P!nk isn't a stranger to naked confessionals -- her 2008 album Funhouse played like a dance-pop version of Shoot Out the Lights -- but she's never stripped her music down to the bone, which is what makes her You & Me side project with Dallas Green (of City and Colour, formerly of Alexisonfire) somewhat disarming. Rose Ave is tagged as a folk album and that's largely true. Sometimes, there are luscious touches -- such as waves of swooning strings and floating organs -- and the arrangements are often underpinned by sly percussion and keyboards, but usually Rose Ave doesn't feel like it's much more than P!nk and Green singing on the same microphone as Green strums his guitar. Such sparseness suggests intimacy and the prevalence of minor keys -- the sad sway of the opener "Capsized" sets the tone -- suggests melancholy, two elements that make Rose Ave feel cozy even when the music plays fairly broadly. Underneath the gentle acoustics, the melodies surge -- their stair-stepping leaps in octaves are tailor-made for P!nk's range -- which means Rose Ave doesn't feel quite as hushed as it otherwise might. Despite those big melodies, Rose Ave isn't particularly sticky in terms of songs. Certain phrases and certain harmonies have hooks, but what lingers is atmosphere: the feeling that this is the product of several late-night sessions where the mood wound up as more important than musical details.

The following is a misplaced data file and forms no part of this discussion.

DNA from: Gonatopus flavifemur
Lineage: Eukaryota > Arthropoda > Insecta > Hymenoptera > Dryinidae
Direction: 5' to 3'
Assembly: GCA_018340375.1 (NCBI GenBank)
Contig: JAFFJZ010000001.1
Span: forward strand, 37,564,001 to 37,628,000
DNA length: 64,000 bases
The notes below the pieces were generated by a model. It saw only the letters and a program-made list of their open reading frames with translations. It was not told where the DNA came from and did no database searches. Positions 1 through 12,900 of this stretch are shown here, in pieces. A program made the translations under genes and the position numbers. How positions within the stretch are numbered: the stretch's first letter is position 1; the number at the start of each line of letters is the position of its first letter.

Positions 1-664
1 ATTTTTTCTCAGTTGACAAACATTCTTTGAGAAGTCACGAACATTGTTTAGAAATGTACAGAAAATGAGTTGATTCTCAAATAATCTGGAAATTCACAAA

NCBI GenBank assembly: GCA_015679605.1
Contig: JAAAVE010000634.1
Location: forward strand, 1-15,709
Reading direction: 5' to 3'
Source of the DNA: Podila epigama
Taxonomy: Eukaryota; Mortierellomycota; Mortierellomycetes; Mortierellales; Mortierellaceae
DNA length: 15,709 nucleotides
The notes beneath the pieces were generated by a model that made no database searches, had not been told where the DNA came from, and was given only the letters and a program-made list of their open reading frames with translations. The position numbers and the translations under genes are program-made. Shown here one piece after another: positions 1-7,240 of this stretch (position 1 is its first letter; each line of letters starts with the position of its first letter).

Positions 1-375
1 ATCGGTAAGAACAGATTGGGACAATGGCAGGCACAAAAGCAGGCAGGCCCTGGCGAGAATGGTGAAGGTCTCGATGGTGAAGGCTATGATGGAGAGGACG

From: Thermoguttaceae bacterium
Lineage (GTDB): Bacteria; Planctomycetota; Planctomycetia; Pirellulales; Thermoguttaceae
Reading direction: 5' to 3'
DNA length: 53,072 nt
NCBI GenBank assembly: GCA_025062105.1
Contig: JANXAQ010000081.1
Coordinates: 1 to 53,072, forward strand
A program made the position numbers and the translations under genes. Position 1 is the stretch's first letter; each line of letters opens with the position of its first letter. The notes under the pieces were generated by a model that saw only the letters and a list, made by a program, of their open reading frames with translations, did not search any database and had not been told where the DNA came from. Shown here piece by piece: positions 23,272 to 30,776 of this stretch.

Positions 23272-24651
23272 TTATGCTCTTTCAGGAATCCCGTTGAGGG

AllMusic Review by Stephen Thomas Erlewine